The Party Wall etc. Act 1996 defines a ‘surveyor’ as any person who is not a party to the works, which makes sure the owner cannot act for themselves on the matter. Either the Building Owner and Adjoining Owner can appoint a separate surveyor each, or both can concur in the single appointment of an ‘Agreed Surveyor’. A Building Owner can appoint a surveyor on behalf of the Adjoining Owner if they refuse or fail to do so themselves.
Surveyors are appointed to resolve a dispute, so, no matter who they were selected by, they are bound by the Party Wall etc. Act 1996 to act completely impartially.
Once a Party Wall Surveyor has been appointed, that appointment cannot be rescinded unless the surveyor is declared ‘incapable of acting’, i.e. they have died or are lost at sea. This is to prevent an appointer from trying to sack a surveyor because their decision goes against them.
What will a Party Wall Surveyor do?
A “Party Wall Award” will be prepared by the surveyor(s). This is a document which resolves the dispute that was triggered when the Party Wall notice was not consented to, and will usually consist of three parts:
1) The Award itself, a set of requirements governing how the proposed works should progress. This is usually an RICS template which is amended according to the specific works.
2) A “schedule of condition” of the Adjoining Owner’s property. If there are two surveyors, this is prepared by the Building Owner’s surveyor who then sends a copy to the Adjoining Owner’s surveyor for agreement.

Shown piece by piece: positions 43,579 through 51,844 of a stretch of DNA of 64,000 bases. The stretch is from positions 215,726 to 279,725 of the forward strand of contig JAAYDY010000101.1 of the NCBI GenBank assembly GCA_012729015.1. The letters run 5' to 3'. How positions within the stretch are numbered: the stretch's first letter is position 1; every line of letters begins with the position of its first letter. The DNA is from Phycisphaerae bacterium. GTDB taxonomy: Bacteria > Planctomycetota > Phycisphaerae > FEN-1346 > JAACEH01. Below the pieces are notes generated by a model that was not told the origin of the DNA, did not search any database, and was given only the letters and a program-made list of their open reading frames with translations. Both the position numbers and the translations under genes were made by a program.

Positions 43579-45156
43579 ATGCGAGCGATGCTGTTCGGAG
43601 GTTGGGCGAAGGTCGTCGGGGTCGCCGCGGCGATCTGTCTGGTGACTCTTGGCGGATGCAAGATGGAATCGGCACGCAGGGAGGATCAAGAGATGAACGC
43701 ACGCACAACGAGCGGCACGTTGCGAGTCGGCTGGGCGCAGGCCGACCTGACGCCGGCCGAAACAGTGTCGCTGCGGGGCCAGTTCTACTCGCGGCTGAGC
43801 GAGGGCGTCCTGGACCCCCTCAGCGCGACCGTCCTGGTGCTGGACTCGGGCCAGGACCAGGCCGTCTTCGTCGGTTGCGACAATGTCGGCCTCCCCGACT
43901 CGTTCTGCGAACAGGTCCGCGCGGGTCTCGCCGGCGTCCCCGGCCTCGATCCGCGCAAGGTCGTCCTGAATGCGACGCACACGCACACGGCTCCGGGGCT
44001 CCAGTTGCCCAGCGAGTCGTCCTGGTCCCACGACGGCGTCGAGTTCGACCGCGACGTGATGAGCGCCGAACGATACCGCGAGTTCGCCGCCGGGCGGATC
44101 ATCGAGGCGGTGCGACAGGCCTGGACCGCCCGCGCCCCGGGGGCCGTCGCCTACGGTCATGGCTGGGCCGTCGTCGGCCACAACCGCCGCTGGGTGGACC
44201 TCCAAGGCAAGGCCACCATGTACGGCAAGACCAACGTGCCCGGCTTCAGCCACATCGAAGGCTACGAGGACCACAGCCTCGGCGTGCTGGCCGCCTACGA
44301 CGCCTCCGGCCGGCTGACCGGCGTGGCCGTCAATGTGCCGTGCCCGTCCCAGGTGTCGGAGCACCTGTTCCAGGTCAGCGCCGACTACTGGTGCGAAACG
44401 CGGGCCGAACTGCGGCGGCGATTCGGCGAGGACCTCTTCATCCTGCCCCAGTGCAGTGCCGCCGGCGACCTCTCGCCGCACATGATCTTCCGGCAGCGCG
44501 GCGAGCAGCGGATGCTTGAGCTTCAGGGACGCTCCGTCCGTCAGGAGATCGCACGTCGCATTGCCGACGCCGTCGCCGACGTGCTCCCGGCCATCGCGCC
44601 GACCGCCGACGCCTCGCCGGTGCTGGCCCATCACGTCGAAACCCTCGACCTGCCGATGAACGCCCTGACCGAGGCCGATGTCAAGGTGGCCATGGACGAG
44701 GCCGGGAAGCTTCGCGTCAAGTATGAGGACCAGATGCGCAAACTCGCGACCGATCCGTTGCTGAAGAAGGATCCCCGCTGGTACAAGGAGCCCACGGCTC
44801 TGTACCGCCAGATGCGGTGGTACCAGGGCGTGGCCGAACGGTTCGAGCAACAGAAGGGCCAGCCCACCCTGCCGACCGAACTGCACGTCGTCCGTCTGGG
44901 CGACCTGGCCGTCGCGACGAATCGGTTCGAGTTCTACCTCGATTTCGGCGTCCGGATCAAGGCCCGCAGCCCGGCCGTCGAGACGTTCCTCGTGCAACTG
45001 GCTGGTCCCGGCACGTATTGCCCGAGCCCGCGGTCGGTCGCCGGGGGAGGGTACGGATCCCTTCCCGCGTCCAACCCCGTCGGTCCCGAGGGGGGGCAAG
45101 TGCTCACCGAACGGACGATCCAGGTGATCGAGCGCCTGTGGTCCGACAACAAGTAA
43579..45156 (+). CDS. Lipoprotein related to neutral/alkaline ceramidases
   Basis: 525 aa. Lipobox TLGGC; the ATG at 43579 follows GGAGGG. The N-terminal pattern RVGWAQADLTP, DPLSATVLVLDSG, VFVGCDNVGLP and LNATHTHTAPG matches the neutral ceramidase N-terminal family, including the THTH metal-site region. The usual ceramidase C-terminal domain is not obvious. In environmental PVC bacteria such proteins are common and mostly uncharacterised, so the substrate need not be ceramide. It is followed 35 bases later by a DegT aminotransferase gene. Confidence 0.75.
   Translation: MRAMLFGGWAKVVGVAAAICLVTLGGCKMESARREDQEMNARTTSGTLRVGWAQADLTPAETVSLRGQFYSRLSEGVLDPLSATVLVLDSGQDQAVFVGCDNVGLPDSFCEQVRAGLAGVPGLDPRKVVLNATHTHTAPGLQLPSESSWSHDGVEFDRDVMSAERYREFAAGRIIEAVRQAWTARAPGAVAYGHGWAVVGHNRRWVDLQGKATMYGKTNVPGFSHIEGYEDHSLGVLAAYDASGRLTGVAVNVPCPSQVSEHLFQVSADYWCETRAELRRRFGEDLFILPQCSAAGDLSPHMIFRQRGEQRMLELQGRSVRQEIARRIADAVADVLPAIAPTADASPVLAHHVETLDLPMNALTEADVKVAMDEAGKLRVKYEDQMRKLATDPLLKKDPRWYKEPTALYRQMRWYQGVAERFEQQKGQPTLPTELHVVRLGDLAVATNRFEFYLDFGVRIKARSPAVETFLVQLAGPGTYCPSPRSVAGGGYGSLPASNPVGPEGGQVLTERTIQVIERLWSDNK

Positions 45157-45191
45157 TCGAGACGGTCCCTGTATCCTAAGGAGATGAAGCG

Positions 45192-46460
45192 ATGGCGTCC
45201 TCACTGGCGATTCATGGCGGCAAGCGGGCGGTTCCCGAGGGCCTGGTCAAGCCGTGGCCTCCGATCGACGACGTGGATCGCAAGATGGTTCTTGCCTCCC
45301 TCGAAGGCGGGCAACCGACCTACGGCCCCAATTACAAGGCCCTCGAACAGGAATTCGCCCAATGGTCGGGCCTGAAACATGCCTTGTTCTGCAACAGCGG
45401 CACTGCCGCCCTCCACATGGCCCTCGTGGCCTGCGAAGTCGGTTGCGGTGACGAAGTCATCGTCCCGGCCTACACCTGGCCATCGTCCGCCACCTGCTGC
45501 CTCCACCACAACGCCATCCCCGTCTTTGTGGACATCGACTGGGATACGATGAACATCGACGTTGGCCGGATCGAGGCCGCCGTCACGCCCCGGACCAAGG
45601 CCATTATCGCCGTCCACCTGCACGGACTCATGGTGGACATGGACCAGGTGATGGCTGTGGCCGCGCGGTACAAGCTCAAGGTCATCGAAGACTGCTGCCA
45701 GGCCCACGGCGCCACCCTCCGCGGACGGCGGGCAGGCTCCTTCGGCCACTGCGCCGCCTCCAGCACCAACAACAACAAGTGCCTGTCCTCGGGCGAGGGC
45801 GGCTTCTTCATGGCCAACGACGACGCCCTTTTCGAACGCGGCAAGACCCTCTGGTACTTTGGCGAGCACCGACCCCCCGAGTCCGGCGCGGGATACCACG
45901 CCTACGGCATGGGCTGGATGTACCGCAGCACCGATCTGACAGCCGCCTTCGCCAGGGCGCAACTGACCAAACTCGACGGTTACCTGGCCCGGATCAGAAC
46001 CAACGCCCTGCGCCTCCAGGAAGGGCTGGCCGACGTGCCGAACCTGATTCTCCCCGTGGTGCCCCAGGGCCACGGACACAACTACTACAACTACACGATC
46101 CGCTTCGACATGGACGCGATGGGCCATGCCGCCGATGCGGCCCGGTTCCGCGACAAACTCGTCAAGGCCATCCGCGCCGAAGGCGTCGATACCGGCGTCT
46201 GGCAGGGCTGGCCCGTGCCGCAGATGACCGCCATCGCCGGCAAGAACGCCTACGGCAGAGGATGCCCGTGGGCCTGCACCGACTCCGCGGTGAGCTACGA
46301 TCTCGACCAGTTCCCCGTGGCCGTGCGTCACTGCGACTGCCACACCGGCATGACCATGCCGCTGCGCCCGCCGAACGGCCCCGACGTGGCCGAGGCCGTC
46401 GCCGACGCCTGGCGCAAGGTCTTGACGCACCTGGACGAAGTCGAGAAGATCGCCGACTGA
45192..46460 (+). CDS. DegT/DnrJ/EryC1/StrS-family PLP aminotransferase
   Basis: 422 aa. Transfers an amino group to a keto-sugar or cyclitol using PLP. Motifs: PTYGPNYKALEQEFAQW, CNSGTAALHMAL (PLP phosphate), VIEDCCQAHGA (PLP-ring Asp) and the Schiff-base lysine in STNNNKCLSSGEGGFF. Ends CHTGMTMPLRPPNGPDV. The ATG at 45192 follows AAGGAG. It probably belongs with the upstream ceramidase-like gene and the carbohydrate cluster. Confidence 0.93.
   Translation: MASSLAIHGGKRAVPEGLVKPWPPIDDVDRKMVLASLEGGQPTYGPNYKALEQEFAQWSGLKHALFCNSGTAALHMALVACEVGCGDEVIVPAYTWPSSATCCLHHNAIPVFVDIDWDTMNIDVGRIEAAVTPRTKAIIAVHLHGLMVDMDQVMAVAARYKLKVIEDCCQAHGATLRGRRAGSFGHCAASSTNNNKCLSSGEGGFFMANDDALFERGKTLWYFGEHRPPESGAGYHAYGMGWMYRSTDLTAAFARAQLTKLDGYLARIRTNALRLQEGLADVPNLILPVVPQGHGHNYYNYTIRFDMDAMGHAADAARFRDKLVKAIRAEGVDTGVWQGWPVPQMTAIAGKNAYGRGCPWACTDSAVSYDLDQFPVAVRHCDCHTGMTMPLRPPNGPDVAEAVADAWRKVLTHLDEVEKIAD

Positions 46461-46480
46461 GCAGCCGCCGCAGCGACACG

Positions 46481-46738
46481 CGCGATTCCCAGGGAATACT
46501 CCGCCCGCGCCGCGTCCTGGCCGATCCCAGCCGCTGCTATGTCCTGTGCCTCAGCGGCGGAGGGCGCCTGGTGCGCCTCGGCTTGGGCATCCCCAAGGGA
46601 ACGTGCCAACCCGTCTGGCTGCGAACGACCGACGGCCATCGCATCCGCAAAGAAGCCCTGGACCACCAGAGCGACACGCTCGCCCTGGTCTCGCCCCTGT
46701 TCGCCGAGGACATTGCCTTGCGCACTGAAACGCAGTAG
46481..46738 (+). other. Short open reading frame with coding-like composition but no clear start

3) Sketches and/or drawings of the proposed works.
Other topics it will cover could include working hours, permission of access over the Adjoining Owner’s land and necessary safeguards.
What happens once an Award has been given?
Works can begin in compliance with the requirements laid down in the Award, subject to statutory time limits.
When works are being carried out, the Building Owner must avoid causing unnecessary inconvenience, protect the Adjoining Owner’s property from damage caused by the works, and fix or pay for any damage that is caused. The Adjoining Owner must allow surveyors and workmen access to their property during usual working hours to carry out the building works. They must be given 14 days’ notice except in an emergency.
How much does a Party Wall Award cost?
This is largely made up of the the appointment of the Surveyors and or other specialists needed to prepare the Award, i.e. Structural Engineers. Surveyor fees can vary hugely depending on works, time, and location.
Surveyors appointed by the Building Owner will normally quote a fixed fee, while the Adjoining Owner’s surveyor will charge by the hour (£200 is the current average for London), with contingencies for additional visits. The final figure is agreed and entered into the Award just before it is served.
Fees charged by Adjoining Owner’s surveyors in London range from £900 for an Award covering a simple job such as damp-proofing or cavity wall insulation, to £1,750 plus for more complex works, such as a loft extension or basement conversion.
Why choose Prince Krofa & Sons for a Party Wall survey?
The person chosen to determine a Party Wall matter should have a good knowledge of the local area and its properties, be well versed in Party Wall procedures and ideally have a relevant qualification. Prince Krofa & Sons’ surveyors have been specially trained to to act as appointed surveyors, fulfil and agree Party Wall Awards. We have a breadth of experience with Party Wall disputes, and promise full impartiality, in line with the Party Wall etc. Act 1996. If you are in London or the Home Counties and need advice and/or consultation about a Party Wall matter, do not hesitate contact us.